(White, E. B. Charlotte’s Web. New York: Harper Trophy, 1980. 36. Print.)
The BBC recently released a list of the top eleven books for children under ten. The list has some surprises. First, none of the books on the list have been published in the last forty years, which means, of course, no Harry Potter, no teenage vampires, no books about girls living in a postapocalyptic future.
Second, this list is specific in scope. It’s not a list of the best kid’s books, or the best young adult books; it’s a list of the best books for a particular age-group—kids ten and under. Its narrow range necessarily puts some restrictions on the list itself.
Here’s the list in ascending order:
11. Laura Ingalls Wilder, Little House on the Prairie,
10. Madeline L’Engle, A Wrinkle in Time,
9. Ursula Le Guin, A Wizard of Earthsea,
8. Roald Dahl, Charlie and the Chocolate Factory,
7. A. A. Milne, Winnie-the-Pooh,
6. Antoine de Saint-Exupery, The Little Prince,
5. Louisa May Alcott, Little Women,
4. Lewis Carol, Alice’s Adventures in Wonderland,
3. Maurice Sendak, Where the Wild Things Are,
2. C. S. Lewis, The Lion, the Witch and the Wardrobe,
1. E. B. White, Charlotte’s Web.
I wasn’t surprised to see Charlotte’s Web on the list—maybe not number 1. It’s at least a book that kids still read. More than one of the books on the list are books that kids only read with the guidance of an adult or with an adult. Several people to whom I showed this list suggested it looks like a list of books parents would want their kids to read.
I tell my children’s literature students every year that the books we study at the university are often books kids don’t read anymore. Alice’s Adventures in Wonderland, number 3 on the BBC’s list, is one such book. Alice is a character who has entered popular culture in odd ways—an odd book by an odd man. This year is the one hundred and fiftieth anniversary of the publication of Louis Carroll’s book. I don’t teach it often, and I don’t think it’s a book widely read by kids anymore.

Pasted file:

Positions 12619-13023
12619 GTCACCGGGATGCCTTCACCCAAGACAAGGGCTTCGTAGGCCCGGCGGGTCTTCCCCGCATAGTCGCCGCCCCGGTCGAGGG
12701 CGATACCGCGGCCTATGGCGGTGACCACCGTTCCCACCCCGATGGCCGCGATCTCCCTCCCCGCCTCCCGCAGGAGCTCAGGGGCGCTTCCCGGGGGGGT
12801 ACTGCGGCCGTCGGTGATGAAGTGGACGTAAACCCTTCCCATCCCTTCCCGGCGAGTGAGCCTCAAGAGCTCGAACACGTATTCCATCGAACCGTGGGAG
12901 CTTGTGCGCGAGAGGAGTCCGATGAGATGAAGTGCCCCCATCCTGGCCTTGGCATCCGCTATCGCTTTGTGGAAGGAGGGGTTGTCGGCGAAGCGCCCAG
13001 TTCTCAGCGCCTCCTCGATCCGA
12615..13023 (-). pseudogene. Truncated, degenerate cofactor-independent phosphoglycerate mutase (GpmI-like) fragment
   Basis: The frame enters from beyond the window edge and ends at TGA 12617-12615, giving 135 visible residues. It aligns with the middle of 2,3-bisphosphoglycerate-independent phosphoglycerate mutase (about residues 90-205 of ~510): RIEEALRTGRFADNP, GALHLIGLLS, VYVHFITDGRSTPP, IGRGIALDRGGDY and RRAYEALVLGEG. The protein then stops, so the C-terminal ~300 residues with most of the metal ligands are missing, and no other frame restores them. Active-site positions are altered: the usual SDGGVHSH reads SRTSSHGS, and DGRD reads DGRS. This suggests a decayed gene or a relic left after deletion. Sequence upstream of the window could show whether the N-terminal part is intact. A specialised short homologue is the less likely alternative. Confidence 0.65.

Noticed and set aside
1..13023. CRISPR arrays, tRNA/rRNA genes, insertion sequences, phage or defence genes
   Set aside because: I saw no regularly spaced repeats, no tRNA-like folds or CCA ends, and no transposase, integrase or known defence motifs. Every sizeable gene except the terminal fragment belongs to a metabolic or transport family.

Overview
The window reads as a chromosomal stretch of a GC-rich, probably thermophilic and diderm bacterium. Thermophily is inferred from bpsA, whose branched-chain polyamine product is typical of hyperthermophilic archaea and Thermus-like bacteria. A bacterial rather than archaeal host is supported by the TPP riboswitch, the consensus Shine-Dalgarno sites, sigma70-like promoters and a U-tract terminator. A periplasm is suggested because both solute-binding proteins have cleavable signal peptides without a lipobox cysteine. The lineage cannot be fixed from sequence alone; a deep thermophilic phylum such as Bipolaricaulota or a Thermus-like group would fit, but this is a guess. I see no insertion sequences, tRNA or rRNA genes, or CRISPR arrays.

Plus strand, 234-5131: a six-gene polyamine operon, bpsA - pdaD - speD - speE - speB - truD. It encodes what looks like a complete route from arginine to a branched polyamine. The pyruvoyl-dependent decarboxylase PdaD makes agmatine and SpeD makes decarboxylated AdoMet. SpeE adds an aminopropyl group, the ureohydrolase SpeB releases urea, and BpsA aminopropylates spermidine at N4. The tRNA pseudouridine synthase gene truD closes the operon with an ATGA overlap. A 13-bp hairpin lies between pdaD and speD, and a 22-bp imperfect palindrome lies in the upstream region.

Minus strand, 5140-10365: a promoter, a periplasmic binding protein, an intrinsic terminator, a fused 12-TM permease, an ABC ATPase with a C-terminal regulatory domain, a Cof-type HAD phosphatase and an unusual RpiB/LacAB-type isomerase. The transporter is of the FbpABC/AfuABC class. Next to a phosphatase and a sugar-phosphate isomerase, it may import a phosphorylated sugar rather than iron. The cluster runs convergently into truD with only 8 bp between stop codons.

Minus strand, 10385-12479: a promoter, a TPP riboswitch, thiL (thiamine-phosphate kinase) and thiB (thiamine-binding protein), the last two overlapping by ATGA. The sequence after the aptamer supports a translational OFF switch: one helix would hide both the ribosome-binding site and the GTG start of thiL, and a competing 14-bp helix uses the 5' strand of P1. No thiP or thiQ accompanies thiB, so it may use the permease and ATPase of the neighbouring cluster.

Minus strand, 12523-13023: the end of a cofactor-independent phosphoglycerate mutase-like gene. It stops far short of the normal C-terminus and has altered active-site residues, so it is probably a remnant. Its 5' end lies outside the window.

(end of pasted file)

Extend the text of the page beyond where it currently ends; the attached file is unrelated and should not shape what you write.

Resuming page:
Some children’s books, such as Alice, are approaching the status of a cultural artifact, more than being a book you will find on the average ten-year-old’s bookshelf. Winnie-the-Pooh is another unfortunate example of such a trend. Many adults will tell you they’ve read Pooh to their kids, which they, of course, should. But the character of Pooh has been Disnified and comodified so completely that many kids wouldn’t even know that this loveable, silly bear has a book about him.
Le Guin’s A Wizard of Earthsea is another surprise on the BBC’s list. Don’t get me wrong. I love this book, and I’m rereading it at the moment. It’s just not a book that gets talked about much anymore. If you mention a school for wizards, any class of students—elementary, middle school, or university—is likely to think of Hogwarts rather than Roke Island.
And what about Lewis? Again, I love the Narnia books, but they are Christian in scope and theme. Nothing against Lewis or Christianity, but naming a Christian text as one of the best books for kids ten and under is likely to alienate a significant portion of the population. As for A Wrinkle in Time—another book I love—I would have to call it Christian-time-science-fantasy. This book was published a year before Lewis died, but I would have loved to have heard him talk about it. I recently encountered a graphic novel version of A Wrinkle in Time, but I don’t think kids read it the way they read the Narnia books. As for Little House on the Prairie and Little Women, again, kids read them, which makes them more likely candidates for such a list. My youngest loved the Little House books, and I’ve met many kids who love them as well. Finally, as for Where the Wild Things are, I could see until I was ten years old, and I remember this book in the school library. I agree it’s a book deserving of being on the list, but those monsters freaked me out every time I looked at them.
Now for the books I thought should have been on this list. I have just two: L. M. Montgomery’s Anne of Green Gables and J. R. R. Tolkien’s The Hobbit. These are books that should be on the list, not just because I love them, but because they are books that challenge, engage, and go straight to the heart of what it means to read for the joy of it. And let’s not forget, girls read Anne. As for The Hobbit, the book gets criticized for the authorial asides that some critics suggest condescend to the child reader. Even Tolkien himself disliked these asides and took many of them out in the second edition. I never minded them; they made it a safer book to read—for me, anyway. The world of The Hobbit was such a revelation to me at age eleven that those narrative asides helped me remember that I was, in fact, in an imaginary world.
One final thing about this list. In a time of diversity, among both books and readers, this list is decidedly white. The list includes no characters of colour, save those from Le Guin’s Earthsea—Ged is copper-brown in colour, while his friend Vetch is black-skinned. However, this is less a cultural comment than it is an attempt to undercut the story of the traditional, white, European hero. What do you do with a list of books for kids that simply has nothing by way of cultural diversity, features domesticated girls, and fails to include anything about nontraditional families or differently abled kids? I’m sure these books would appear on my list, but let’s not pretend that these eleven books constitute only a fraction of what most adults want kids to know about literature and the world.